The long-predicted deal-making boom in Big Pharma started with a bang on Wednesday, as Bristol-Myers Squibb announced it will buy Celgene in a cash and stock transaction worth $74 billion. The deal values Celgene at $102.43 a share—54% higher than its closing price on Wednesday evening.
In a presentation the two companies planned for early Thursday morning, they laid out a combined company that would be the number-one player in oncology, with products including BMS’s checkpoint inhibitor Opdivo and Celgene’s multiple myeloma blockbuster Revlimid. The combined company would also be the top player in the cardiovascular space, with BMS’s blood thinner Eliquis—a fast-growing brand it shares with Pfizer—and it will be in the top five in immunology and inflammation, they contend (PDF).
During a conference call with analysts after the announcement, Giovanni Caforio, M.D., chairman and CEO of BMS, said that by making the acquisition, the company would benefit from a greatly expanded pipeline and the opportunity for six near-term product launches. They include a CAR-T treatment for multiple myeloma, ozanimod to treat multiple sclerosis and luspatercept for beta thalassemia.
Another key value driver “is the early and mid-stage pipeline, which is extremely broad and deep across multiple modalities,” he said. When asked why this is the best time for such a deal, Caforio said “we are coming out of a very strong 2018. Given the number of short-term launches and growth opportunities we believe this is the right time.”
Shares of Celgene skyrocketed 31% to $66.64 in premarket trading, as the deal was largely embraced by analysts following the Big Biotech. Geoffrey Porges of Leerink sent a note to investors declaring that the merger “generates tremendous immediate-term value that we believe would have taken years for Celgene to achieve. It also distances Celgene investors from the management of Celgene, which has made multiple errors over the [previous] 2 years, and moves the assets, in our view, into the more capable hands at Bristol.”
This is the type of deal many biopharma watchers had been expecting last year, after Congress passed a business-friendly tax package that gave the industry the ability to repatriate cash held overseas at a 15.5% tax rate, down from the 35% they had to pay previously. But potential acquirers largely stayed on the sidelines last year, held back by worries that included the endless talk in Washington about potential legislation to limit price hikes on drugs.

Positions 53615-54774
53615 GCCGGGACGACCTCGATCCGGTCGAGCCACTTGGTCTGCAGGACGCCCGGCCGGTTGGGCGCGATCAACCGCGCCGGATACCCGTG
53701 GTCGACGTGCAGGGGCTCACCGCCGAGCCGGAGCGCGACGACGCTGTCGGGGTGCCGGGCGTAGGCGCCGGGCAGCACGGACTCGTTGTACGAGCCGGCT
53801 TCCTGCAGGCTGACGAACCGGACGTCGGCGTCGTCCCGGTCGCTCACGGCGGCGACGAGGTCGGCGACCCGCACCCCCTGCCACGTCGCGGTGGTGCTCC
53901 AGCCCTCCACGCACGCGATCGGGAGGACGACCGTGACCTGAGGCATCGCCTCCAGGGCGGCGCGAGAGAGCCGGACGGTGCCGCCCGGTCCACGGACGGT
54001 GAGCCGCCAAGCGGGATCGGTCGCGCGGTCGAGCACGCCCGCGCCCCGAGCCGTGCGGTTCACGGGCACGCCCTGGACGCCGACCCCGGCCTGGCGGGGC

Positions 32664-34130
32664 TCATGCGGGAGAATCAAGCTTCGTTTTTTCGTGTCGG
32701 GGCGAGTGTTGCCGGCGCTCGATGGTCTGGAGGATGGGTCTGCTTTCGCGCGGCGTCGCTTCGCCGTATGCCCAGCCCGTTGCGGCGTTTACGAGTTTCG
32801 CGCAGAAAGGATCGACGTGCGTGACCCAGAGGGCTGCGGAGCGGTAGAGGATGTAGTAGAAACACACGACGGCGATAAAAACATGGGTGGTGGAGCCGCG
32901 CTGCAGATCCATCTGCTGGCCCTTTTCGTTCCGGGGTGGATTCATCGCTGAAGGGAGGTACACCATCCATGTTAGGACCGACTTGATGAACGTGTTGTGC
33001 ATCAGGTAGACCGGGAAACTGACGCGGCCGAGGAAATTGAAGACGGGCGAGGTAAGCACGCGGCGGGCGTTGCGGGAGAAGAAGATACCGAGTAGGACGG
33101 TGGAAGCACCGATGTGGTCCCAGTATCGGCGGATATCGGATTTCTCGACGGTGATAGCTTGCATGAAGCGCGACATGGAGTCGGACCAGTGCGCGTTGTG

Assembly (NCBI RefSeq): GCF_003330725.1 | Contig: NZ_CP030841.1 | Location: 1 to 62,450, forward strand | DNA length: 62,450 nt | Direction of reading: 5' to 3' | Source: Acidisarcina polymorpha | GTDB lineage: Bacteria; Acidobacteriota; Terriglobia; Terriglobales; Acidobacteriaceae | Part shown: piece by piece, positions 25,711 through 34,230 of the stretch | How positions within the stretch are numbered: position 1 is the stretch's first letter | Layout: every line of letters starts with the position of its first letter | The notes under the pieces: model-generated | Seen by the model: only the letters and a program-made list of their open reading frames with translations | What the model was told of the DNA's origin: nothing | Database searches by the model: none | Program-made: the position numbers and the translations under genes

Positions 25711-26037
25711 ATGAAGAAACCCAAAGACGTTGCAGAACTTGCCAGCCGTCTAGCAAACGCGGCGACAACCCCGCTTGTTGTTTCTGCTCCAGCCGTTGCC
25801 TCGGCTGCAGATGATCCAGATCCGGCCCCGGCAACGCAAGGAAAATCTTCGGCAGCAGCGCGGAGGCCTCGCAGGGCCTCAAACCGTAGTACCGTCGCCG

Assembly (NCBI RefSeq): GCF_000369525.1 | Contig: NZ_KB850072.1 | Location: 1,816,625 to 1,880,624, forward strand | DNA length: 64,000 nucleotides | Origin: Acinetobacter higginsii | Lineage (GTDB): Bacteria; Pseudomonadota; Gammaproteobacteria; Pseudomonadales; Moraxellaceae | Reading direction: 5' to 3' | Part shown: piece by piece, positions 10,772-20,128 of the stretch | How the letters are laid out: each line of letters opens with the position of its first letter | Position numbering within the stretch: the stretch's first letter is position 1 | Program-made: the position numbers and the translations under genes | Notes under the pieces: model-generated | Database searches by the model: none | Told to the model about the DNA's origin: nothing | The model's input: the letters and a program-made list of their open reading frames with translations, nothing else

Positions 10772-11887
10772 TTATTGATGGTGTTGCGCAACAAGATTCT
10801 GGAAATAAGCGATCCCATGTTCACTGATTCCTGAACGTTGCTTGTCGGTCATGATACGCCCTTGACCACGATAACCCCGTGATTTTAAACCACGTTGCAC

But the ever-present patent cliff in Big Pharma created a “pent-up demand for acquisitions,” said Michael Levesque, senior vice president at Moody’s, in an interview with FiercePharma in December. “The combination of that, plus lower valuations and increasing levels of cash—these are all signals for M&A.”
BMS has suffered its fair share of patent losses, to be sure. In 2017, it lost exclusivity on two drugs in its HIV portfolio, costing 58 sales reps their jobs. Before that, BMS had to say goodbye to its lock on Plavix, which at $6 billion in sales per year once accounted for nearly half of its U.S. revenues.
Celgene brings some innovation to BMS’s pipeline, most notably with two CAR-T engineered cell treatments for cancer in the near-term pipeline. There’s the CAR-T for multiple myeloma, bb2121, which Celgene has been developing in collaboration with Bluebird Bio and JCAR017 for relapsed diffuse large B-cell lymphoma (DLBCL)—a product it picked up in its $9 billion buyout of Juno Therapeutics last January.
“We’ve said for quite some time that we’ve been looking at cell therapy opportunities and looking to complement our immuno-therapy approach,” said Thomas Lynch, chief scientific officer of BMS, during the call. With Opdivo and Yervoy, BMS is a top player in PD-1 and CTLA4 inhibition, he said, and the company also made an investment in the IL2 space via a deal with Nektar. “And now we add the best-in-class cell therapy approach.”
Lynch added that the merged research operations would be well equipped to pursue immuno-oncology combinations, including clinical trials investigating the potential of treating some cancers with both CAR-T and checkpoint inhibitors.
Today’s deal signals the appetite for big M&A is alive and well, despite some notable setbacks that may have dampened enthusiasm last year. Celgene, for example, picked up MS drug ozanimod in a 2015 acquisition of Receptos valued at $7.2 billion, but then got handed an embarrassing "refusal to file" by the FDA when it went to the agency for approval.
Clearly BMS was able to look past such disappointments for the opportunity to beef up its pipeline—a trend prognosticators said last year would prevail in 2019. “These larger, more established companies are really trying to figure out how to grow in different therapeutic areas,” said Glenn Hunzinger, a partner in PwC’s deals practice, in an interview with FiercePharma. “They want the secret sauce.”
Editor’s note: This story has been updated with analyst and company comments.